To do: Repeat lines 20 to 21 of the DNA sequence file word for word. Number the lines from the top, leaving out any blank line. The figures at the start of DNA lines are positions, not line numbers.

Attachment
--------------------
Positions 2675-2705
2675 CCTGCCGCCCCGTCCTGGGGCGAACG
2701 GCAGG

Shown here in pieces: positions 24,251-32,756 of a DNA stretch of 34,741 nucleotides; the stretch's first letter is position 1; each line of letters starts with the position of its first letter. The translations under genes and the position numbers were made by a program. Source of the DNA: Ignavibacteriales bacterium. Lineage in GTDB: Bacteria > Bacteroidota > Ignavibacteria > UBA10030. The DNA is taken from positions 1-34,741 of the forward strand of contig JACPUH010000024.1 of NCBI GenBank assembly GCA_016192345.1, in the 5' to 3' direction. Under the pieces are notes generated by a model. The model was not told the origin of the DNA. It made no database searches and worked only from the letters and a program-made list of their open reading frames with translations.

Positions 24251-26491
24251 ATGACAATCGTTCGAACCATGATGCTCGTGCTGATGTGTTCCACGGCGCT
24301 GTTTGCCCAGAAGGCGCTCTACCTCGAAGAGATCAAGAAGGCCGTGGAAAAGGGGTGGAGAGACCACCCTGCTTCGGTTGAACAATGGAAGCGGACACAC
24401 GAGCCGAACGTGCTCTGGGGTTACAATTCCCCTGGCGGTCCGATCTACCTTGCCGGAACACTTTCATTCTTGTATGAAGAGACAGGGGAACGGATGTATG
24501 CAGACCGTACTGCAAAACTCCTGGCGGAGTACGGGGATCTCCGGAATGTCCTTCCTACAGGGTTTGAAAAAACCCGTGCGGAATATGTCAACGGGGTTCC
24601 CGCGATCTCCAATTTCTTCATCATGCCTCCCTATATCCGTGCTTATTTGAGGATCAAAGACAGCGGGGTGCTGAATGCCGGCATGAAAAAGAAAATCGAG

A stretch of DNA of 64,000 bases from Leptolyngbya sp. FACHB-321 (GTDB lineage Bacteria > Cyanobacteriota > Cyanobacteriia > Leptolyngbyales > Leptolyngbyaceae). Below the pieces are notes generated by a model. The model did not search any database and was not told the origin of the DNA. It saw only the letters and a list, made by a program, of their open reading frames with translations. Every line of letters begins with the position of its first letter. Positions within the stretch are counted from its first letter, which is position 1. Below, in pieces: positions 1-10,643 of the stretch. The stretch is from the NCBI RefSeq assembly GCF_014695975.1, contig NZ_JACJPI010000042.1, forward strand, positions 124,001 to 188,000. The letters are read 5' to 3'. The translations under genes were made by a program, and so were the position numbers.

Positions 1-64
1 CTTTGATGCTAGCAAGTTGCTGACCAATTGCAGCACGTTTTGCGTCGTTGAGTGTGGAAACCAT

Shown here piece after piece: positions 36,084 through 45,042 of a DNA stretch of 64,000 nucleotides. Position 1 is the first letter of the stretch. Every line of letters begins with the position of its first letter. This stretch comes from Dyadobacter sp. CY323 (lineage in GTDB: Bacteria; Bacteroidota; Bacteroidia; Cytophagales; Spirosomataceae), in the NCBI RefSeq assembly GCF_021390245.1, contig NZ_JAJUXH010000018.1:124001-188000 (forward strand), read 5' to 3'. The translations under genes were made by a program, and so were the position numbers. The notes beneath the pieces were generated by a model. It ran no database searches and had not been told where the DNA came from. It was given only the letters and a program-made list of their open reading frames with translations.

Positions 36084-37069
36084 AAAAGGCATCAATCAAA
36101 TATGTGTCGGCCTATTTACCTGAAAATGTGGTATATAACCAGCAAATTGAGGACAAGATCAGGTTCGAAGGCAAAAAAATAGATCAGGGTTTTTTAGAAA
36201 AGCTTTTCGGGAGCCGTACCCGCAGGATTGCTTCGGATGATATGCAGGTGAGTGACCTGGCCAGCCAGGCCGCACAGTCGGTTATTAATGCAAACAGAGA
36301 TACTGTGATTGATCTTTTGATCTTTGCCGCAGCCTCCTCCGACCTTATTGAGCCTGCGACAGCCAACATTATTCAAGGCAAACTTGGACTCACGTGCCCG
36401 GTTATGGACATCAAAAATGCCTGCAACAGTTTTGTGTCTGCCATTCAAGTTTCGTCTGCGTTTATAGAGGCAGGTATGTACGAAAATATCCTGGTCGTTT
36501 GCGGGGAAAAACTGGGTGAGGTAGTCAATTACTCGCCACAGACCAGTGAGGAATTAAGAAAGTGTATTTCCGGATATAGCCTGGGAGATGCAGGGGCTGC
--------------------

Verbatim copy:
36401 GTTATGGACATCAAAAATGCCTGCAACAGTTTTGTGTCTGCCATTCAAGTTTCGTCTGCGTTTATAGAGGCAGGTATGTACGAAAATATCCTGGTCGTTT
36501 GCGGGGAAAAACTGGGTGAGGTAGTCAATTACTCGCCACAGACCAGTGAGGAATTAAGAAAGTGTATTTCCGGATATAGCCTGGGAGATGCAGGGGCTGC